On Thursday I posted about how British Airways finally shut down their US based call center, and the calls are now being routed to the UK. While I for the most part didn’t love their US call center, I have to say their UK agents are even more surly, at least in my experience.

In that post I expressed one of my major frustrations with Executive Club, which is their policy that you can only phone the call center of the country in which your Executive Club account is registered. That wouldn’t be an issue if their call centers were 24/7, but their US call center for example was only open from 7:30AM till 8PM ET. So if you needed to contact them at other times you were basically hosed and had to wait till their call center opened again in the morning. Living on the west coast made this especially challenging, and I can’t count the number of times I’ve stayed up until 4:30AM just to call British Airways.

Anyway, in that last post reader Khan noted that British Airways has actually changed this policy as of last month, finally. Per this FlyerTalk post:

As part of a programme of changes for our Executive Club Members, we are delivering something that I know you will really welcome following a lot of your feedback on Flyertalk. From today, Executive Club Members can call any service centre to make or change their bookings. This includes both tickets booked with cash or with Avios. You will no longer be asked to call only your local service centre. The numbers that you call will not change and we do encourage to call your local service centre when you are in your country of Membership but we realise that there will be times when you need to reach us wherever you are and our colleagues will be happy to help.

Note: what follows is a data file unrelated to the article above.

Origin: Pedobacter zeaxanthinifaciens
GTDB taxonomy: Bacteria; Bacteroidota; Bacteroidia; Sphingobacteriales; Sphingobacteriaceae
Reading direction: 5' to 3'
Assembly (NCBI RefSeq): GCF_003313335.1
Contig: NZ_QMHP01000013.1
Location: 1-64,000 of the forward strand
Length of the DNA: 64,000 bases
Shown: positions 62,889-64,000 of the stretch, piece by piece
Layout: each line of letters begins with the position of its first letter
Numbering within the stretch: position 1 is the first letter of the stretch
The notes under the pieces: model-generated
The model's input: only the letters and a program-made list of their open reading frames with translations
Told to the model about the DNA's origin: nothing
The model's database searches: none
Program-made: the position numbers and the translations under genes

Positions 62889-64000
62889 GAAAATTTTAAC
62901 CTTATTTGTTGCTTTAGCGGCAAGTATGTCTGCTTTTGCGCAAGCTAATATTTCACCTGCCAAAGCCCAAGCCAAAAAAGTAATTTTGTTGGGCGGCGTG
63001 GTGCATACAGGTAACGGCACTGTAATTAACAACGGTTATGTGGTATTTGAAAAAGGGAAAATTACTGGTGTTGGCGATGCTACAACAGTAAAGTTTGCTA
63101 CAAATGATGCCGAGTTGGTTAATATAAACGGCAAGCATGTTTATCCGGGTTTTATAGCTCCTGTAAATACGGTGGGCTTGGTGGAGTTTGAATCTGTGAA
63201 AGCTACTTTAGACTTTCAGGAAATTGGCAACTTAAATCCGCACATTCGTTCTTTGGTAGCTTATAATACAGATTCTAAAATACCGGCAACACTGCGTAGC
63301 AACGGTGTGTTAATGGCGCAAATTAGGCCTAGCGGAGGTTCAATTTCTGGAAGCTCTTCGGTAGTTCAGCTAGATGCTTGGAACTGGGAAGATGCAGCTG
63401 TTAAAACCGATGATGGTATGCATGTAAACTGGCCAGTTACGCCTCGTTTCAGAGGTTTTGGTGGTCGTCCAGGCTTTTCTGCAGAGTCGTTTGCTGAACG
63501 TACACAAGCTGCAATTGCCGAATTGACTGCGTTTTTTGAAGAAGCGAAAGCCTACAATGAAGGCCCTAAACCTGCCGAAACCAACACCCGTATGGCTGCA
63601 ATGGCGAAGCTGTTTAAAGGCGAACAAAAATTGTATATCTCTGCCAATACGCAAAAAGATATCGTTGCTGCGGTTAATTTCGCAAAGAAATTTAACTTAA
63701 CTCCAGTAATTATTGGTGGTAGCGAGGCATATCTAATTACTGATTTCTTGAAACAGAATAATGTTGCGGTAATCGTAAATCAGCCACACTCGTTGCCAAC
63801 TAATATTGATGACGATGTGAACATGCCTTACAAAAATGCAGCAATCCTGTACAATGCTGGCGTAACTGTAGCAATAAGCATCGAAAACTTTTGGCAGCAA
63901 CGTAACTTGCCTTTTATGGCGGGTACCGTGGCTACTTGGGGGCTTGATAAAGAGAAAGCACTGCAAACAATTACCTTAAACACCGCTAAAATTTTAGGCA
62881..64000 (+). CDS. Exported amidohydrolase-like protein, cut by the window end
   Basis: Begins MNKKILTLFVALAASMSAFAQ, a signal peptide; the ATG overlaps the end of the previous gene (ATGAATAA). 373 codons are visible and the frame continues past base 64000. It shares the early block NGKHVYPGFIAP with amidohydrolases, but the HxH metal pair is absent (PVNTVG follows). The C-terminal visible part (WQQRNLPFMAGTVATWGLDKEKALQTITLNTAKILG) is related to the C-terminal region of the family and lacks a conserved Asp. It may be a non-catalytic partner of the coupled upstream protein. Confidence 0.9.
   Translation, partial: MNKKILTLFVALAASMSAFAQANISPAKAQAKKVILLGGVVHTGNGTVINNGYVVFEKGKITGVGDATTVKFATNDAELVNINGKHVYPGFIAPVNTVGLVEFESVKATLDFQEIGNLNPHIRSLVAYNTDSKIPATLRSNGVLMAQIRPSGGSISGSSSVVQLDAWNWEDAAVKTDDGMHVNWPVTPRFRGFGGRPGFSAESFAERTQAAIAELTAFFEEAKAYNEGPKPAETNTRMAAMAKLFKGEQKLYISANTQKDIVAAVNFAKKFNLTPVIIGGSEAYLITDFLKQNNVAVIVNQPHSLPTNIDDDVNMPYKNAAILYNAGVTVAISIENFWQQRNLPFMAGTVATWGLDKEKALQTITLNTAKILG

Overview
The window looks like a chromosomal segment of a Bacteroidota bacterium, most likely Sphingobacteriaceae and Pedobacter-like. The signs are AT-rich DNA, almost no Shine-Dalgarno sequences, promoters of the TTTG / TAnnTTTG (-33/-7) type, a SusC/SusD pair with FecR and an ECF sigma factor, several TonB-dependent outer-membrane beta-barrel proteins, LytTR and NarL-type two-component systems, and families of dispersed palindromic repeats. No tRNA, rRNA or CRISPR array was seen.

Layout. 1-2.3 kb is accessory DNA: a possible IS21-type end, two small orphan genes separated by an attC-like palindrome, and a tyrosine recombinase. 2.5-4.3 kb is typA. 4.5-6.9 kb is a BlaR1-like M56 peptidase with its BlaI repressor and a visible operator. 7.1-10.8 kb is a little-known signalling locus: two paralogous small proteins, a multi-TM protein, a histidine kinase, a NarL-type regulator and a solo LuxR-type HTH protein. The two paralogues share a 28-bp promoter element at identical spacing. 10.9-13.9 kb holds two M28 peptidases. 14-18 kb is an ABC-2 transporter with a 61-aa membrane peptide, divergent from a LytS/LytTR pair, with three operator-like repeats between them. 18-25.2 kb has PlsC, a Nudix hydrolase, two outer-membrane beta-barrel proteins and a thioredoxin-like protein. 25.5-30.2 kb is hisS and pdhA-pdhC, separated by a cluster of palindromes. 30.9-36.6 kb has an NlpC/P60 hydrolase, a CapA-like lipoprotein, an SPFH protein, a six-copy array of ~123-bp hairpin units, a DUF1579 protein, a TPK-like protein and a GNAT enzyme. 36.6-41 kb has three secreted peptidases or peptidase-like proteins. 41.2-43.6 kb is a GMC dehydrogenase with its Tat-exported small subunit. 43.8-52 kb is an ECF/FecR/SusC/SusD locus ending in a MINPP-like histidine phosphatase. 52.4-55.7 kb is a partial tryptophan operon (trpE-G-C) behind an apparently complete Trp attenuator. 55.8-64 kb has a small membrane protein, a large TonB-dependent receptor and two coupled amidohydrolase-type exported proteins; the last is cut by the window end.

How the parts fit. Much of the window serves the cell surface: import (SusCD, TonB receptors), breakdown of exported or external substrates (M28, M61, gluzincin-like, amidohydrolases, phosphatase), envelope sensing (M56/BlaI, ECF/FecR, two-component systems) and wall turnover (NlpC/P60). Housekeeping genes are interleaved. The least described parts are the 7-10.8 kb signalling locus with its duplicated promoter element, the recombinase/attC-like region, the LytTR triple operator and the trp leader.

I would say “great job British Airways,” but I think the more appropriate statement is “it’s about damn time.”

So that’s a relief, at least. Now, given that the US phone number is now redirecting to the UK, it’s simply beyond me why they can’t make calling British Airways from the US more efficient, and have the US phone number available 24/7. I suggested this to them on Twitter, and they simply responded with “it is currently not possible.”


I’d love to know what part of that, specifically, is “not possible.”

  1. November 23rd, 2013 at 9:57 am

    snic said,

    It is easier for a camel to pass through the eye of a needle, than for an airline to provide the minimmally acceptable level of customer service.

  2. November 23rd, 2013 at 10:05 am

    Chris said,

    Computer says no.

  3. November 23rd, 2013 at 10:32 am

    Mark said,

    you’d think they would love the opportunity to be c#%nty (just using a british phrase) to you 24/7 ;-)

  4. November 23rd, 2013 at 10:50 am

    Bits 'n Pieces for November 23: Cell Phones in the Sky May Be Good, $350 Europe Tickets, and Inflight Cocktails - View from the Wing - View from the Wing said,

    […] The sun no longer sets on British Airways call centers. It’s easy to forget that until their merger with United, Continental didn’t offer 24 hour call centers for booking international award tickets. […]

  5. November 23rd, 2013 at 11:18 am

    jfadds said,

    so what countries should we be calling rather than US call centers?

    any suggestions from readers???

  6. November 23rd, 2013 at 11:42 am

    justSaying said,

    They declined to pay for the call forwarding feature as part of their phone service…………

  7. November 23rd, 2013 at 1:28 pm

    JohnB said,

    Not Possible? Hogwash! I work for FedEx Express. We have call centers all over the world. Your call routes to the closest open call center. For example in the US, it goes to the call center with the least wait time at that moment. And, we do have at least one call center, always available to take calls 24/7/365. FedEx is as global as British Airways. So, BA is just making excuses.

  8. November 23rd, 2013 at 1:31 pm

    m said,

    what i want to know is: anyone ever been able to get BA to long sell an award? specifically for all of those LAN business seats that are available but coded into a class letter that does not show up on the BA site or in the phone agent systems. anyone? when i ask BA agents about long selling or manually requesting a seat, they say they’ve never heard of it. what’s on the site is what you get. period. would love to hear from others…

  9. November 23rd, 2013 at 5:58 pm

    Steven L. said,